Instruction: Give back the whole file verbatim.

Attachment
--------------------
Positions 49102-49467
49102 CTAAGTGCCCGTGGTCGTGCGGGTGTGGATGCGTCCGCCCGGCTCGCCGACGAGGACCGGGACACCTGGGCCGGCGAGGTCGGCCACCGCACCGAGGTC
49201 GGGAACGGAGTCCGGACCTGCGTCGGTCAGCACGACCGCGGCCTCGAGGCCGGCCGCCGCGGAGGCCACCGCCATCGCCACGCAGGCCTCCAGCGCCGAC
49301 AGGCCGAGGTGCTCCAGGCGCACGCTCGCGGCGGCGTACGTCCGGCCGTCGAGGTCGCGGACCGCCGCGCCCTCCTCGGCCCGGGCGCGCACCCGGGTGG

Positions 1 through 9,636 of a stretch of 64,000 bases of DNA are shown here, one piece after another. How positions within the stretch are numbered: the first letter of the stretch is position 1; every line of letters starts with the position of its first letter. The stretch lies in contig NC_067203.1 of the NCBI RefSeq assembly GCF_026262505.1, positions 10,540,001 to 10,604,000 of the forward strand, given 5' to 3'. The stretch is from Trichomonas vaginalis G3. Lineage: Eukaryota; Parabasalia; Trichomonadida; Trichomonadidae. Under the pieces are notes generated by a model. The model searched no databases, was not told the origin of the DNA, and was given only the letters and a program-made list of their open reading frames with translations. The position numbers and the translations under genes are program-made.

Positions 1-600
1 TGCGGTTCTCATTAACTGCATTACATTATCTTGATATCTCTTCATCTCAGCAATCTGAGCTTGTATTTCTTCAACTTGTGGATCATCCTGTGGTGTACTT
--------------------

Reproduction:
Positions 49102-49467
49102 CTAAGTGCCCGTGGTCGTGCGGGTGTGGATGCGTCCGCCCGGCTCGCCGACGAGGACCGGGACACCTGGGCCGGCGAGGTCGGCCACCGCACCGAGGTC
49201 GGGAACGGAGTCCGGACCTGCGTCGGTCAGCACGACCGCGGCCTCGAGGCCGGCCGCCGCGGAGGCCACCGCCATCGCCACGCAGGCCTCCAGCGCCGAC
49301 AGGCCGAGGTGCTCCAGGCGCACGCTCGCGGCGGCGTACGTCCGGCCGTCGAGGTCGCGGACCGCCGCGCCCTCCTCGGCCCGGGCGCGCACCCGGGTGG

Positions 1 through 9,636 of a stretch of 64,000 bases of DNA are shown here, one piece after another. How positions within the stretch are numbered: the first letter of the stretch is position 1; every line of letters starts with the position of its first letter. The stretch lies in contig NC_067203.1 of the NCBI RefSeq assembly GCF_026262505.1, positions 10,540,001 to 10,604,000 of the forward strand, given 5' to 3'. The stretch is from Trichomonas vaginalis G3. Lineage: Eukaryota; Parabasalia; Trichomonadida; Trichomonadidae. Under the pieces are notes generated by a model. The model searched no databases, was not told the origin of the DNA, and was given only the letters and a program-made list of their open reading frames with translations. The position numbers and the translations under genes are program-made.

Positions 1-600
1 TGCGGTTCTCATTAACTGCATTACATTATCTTGATATCTCTTCATCTCAGCAATCTGAGCTTGTATTTCTTCAACTTGTGGATCATCCTGTGGTGTACTT